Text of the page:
Three NFRs missing from that list that I think are important and that I would ask you to consider are:

  • Accuracy
  • Maintainability (related to complexity)
  • Cost

There is often a tradeoff with accuracy and other NFRs, such as performance. To gain better performance, data will often be cached and served up even when it is out of date (i.e., inaccurate). That may be fine. But accuracy should always be taken into account and not just assumed.

Maintainability is often ignored, but it is key for the long term success of a system. Two examples of this. One, developers will sometimes not externalize values in their code; changes to the code require a fix and an outage. That is less maintainable than code with external values in a simple text file that can be changed on the fly. Two, code that is not well documented and not peer reviewed will be harder to maintain. Externalization, code reviews and documentation are examples of maintainability requirements you may have and should have for your IT system.

Cost is an important NFR because it causes tradeoffs with most other NFRs. For example, without cost considerations, stakeholders might have availability requirements that are for 99.99999….. It’s only when cost (and complexity and maintainability) become factors do we see often see availability (and other NFRs) scale back.

Finally, NFRs are not just for software architects: they are for everyone. In fact, I wish the term “non-functional requirement” was replaced with “quality requirement”. However I suspect software architects — for whom functional requirements are key — came up with that term, so we all have to live with it. When you think of NFRs, think Quality Requirements. Everyone involved in the design of an IT system wants it to have good quality. Understanding the NFRs/QRs are key to this.

 

Tiny DOOM! And other things I find interesting in tech, February 2022


I’ve been doing work in a number of areas recently: IT architecture, Azure, Kubernetes and more. As I do that, I collect a number of links, which I have below. As well, I put together some Raspberrry Pi links, because I love my Pi. Also DOOM because I will always click on a DOOM link. Lots of good material. Let’s review!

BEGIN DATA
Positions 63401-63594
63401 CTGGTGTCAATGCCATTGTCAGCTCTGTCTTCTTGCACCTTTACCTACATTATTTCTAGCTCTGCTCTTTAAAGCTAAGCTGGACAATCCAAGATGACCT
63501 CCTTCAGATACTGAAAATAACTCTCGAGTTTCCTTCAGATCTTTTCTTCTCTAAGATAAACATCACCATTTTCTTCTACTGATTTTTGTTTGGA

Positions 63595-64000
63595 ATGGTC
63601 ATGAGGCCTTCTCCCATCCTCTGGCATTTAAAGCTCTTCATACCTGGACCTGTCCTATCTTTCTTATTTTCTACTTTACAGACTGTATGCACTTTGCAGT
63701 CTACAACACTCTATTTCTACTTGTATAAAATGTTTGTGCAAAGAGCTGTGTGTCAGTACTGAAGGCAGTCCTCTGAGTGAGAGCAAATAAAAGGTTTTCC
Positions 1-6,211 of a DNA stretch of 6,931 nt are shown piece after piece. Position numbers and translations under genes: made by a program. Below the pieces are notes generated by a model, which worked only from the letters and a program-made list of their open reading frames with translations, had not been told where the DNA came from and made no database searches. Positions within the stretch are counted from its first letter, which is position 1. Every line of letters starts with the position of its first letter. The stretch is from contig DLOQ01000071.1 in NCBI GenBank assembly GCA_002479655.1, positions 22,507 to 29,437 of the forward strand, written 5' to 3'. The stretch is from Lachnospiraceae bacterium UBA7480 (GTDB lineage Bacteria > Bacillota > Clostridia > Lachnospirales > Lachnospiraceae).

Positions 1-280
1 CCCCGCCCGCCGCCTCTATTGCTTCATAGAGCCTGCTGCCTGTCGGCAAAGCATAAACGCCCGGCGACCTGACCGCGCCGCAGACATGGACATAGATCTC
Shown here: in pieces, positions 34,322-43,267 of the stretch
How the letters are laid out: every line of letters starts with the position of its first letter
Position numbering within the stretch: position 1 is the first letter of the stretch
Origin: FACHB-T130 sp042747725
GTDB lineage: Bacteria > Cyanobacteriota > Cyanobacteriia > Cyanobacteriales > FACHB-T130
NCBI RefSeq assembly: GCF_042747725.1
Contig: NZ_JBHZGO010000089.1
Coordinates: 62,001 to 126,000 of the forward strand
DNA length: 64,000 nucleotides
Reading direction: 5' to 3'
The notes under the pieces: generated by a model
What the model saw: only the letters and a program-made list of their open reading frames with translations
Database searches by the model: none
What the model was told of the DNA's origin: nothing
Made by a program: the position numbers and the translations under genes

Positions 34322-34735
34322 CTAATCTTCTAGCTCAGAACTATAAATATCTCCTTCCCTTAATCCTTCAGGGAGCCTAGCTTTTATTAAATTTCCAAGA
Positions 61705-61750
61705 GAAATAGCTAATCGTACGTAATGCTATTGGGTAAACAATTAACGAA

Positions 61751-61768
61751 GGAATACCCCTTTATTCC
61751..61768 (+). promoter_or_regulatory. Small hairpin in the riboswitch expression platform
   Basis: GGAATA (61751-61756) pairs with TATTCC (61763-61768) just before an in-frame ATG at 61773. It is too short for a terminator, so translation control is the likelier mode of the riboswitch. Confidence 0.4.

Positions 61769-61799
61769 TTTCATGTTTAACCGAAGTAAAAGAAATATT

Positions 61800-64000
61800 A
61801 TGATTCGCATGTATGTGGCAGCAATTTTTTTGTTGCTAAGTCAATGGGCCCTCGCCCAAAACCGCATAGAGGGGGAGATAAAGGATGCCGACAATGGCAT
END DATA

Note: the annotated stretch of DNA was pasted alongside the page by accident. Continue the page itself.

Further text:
IT architecture: I’ve been thinking much about IT architecture these days, and I’ve been writing about it here: BLM on IT. One thing that helped me think about it was this: 5 diagrams you need to document your solution architecture. This is also helpful: Editable architecture diagram resources: IBM IT Architect Assistant. In addition, something on DDD:  Apply Domain-Driven Design to microservices architecture.

Devices: These two pieces are on new trends in devices:  Dell envisions a sustainable laptop allowing you to replace parts creating a design you could grow old with and Lenovo ThinkBook Plus Gen 3 Laptop.

On the other hand, we have this: BlackBerry phone with keyboard is not dead. Remember netbooks? They were great little devices. Here’s a piece on them: Netbooks: The Form Factor Time Forgot.

Cool: Here’s something fun: The Best of 404PageFound and Other Primitive ’90s Websites That Still Exist. I love DOOM, so: Is this one of the smallest playable DOOM devices? and Pocket-Sized Doom Is Actually Playable. Speaking of small things, we have this, A VM in your browser,  this Writing a simple 16 bit VM in less than 125 lines of C and this System/360 simulator. Also this: CHUNGUS 2 – A very powerful 1Hz Minecraft CPU.

Raspberry Pi: for Pi fans, here’s some good links:

Cloud and DevOps: here’s some things I found worthwhile in that space

IBM: Here are two good initiatives my employer is providing: Good probono program from IBM to help environmental groups  and A good initiative from IBM to help on the matter of Racial Justice.

Azure: I have been doing tons of research of Microsoft’s Azure and so I have many links on it here. Enjoy!

Kubernetes:  I have been doing some Kubernetes work too which lead to these links in

Finally, here’s some other useful links I didn’t want to lose: